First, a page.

Children born to U.S. service members and government employees who are not yet themselves U.S. citizens, while abroad, will no longer get automatic American citizenship according to the Trump administration.
U.S. citizens are also considered to be U.S. nationals. United States law defines a national “a person owing permanent allegiance to a state.” Since U.S. citizens owe allegiance to the U.S., they are both U.S. citizens and U.S. nationals. However, it's possible to be a U.S. national but NOT a U.S. citizen.
According to a new policy alert issued by the U.S. Citizenship and Immigration Services on August 28th, the U.S. Government S no longer considers children of U.S. government employees and U.S. armed forces members residing outside the United States as “residing in the United States” for purposes of acquiring citizenship under the Immigration and Nationality Act (INA) 320.
I’m a US citizen who was born overseas because my dad was an Air Force officer stationed in Korea. This is fucking INSANE. Denying military dependents their US citizenship for being born wherever their parents are stationed—while in service of OUR COUNTRY—is bullshit. https://t.co/IMHrWipc37— Christina Strain (@christinastrain) August 28, 2019
Prior to this policy update, all children born to U.S. citizen parents were considered to be "residing in the United States," and were automatically granted citizenship under INA 320.
Now, children born to U.S. service members and government employees who are not yet themselves U.S. citizens, while abroad, will no longer be considered as "residing in the U.S"., thus changing the way that they potentially receive citizenship. The policy stated that children who are not U.S. citizens and are adopted by U.S. service members while living abroad will also no longer receive automatic citizenship by living with the U.S. citizen adopted parents.
**NEW from US Citizenship and Immigration Services: Starting on 10/29/19, children born to U.S. service members abroad won’t automatically be considered American citizens. Their parents will have to apply on their behalf. @OANN pic.twitter.com/37aYlU3o3l— Patrick Hussion (@PatrickHussion) August 28, 2019
Reporter Tal Kopan from the San Francisco Chronicle first reported the story claiming that "DHS "no longer considers children of U.S. government employees and U.S. armed forces members residing outside the United States as 'residing in the United States' for purposes of acquiring citizenship”.
Following the announcement of the policy, USCIS spokesperson Meredith Parker told Task & Purpose that "The policy change explains that we will not consider children who live abroad with their parents to be residing in the United States even if their parents are U.S. government employees or U.S. service members stationed outside of the United States, and as a result, these children will no longer be considered to have acquired citizenship automatically,"
"For them to obtain a Certificate of Citizenship, their U.S. citizen parent must apply for citizenship on their behalf," she added. The process under INA 322 must be completed before the child's 18th birthday. Parker remarked that while children of service members will be allowed to complete the citizenship process outside of the U.S., children of government employees "must enter the U.S. lawfully with an immigrant or nonimmigrant visa and be in lawful status when they take the Oath of Allegiance."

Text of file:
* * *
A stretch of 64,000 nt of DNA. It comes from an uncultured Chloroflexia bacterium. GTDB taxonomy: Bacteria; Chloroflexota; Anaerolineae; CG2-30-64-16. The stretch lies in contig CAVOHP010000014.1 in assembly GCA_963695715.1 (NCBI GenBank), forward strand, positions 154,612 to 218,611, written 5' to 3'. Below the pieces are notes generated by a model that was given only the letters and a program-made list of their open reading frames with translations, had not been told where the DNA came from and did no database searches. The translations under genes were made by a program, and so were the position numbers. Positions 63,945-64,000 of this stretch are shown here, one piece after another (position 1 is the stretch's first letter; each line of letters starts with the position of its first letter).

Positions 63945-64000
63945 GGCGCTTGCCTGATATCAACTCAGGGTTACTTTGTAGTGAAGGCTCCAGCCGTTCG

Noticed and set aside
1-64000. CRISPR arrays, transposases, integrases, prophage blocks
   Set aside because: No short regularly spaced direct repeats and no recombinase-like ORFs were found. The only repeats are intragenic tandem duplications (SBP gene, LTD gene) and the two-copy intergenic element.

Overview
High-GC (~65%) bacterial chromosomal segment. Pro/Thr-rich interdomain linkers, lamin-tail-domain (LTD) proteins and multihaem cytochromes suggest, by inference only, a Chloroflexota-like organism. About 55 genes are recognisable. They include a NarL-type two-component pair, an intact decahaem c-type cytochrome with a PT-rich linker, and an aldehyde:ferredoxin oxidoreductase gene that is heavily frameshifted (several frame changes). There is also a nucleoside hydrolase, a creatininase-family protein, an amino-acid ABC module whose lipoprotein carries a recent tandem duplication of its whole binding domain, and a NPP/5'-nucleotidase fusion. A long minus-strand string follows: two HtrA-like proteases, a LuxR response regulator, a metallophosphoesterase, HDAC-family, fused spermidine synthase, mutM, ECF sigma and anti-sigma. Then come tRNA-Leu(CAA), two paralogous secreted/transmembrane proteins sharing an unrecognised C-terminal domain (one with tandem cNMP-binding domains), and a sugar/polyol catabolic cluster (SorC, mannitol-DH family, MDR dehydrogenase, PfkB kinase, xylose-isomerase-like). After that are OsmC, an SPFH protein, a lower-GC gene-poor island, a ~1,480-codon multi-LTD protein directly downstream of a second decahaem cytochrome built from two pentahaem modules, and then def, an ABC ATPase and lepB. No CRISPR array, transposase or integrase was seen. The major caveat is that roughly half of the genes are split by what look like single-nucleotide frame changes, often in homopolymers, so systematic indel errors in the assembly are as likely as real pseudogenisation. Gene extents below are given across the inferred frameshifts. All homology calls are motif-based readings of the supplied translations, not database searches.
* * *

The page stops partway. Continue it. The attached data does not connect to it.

Omg!!!— Amy Siskind 🏳️🌈 (@Amy_Siskind) August 28, 2019
“Children born to US service members and government employees overseas will no longer be automatically considered citizens of the United States, according to policy alert issued by US Citizenship and Immigration Services (USCIS) on Wednesday.”https://t.co/KJmxEgCV9m
Trump’s administration says that the children born to military families stationed overseas are to be stripped of their right to US citizenship.— Common Defense (@commondefense) August 28, 2019
Literally speechless at this horrific, utterly unconstitutional attack on military families. #VetsAgainstTrump https://t.co/WR2FuxyCgr
After the policy was initially revealed, there was a widespread concern as to how this policy would affect children of U.S service members to which Ken Cuccinelli, Acting Director of USCIS, responded in a statement that "this policy update does not affect who is born a U.S. citizen, period." He added that"This only affects children who were born outside the United States and were not U.S. citizens. This does NOT impact birthright citizenship. This policy update does not deny citizenship to the children of US government employees or members of the military born abroad. "This policy aligns USCIS' process with the Department of State's procedure, that's it."
A USCIS official further clarified the statements given in the policy report. "Children who are adopted by U.S. service members abroad, and children who are born to service members while overseas who are not yet citizens (such as service members who are green card holders) will not receive automatic citizenship by merely living with their parents who are out of the U.S on orders." the official reported.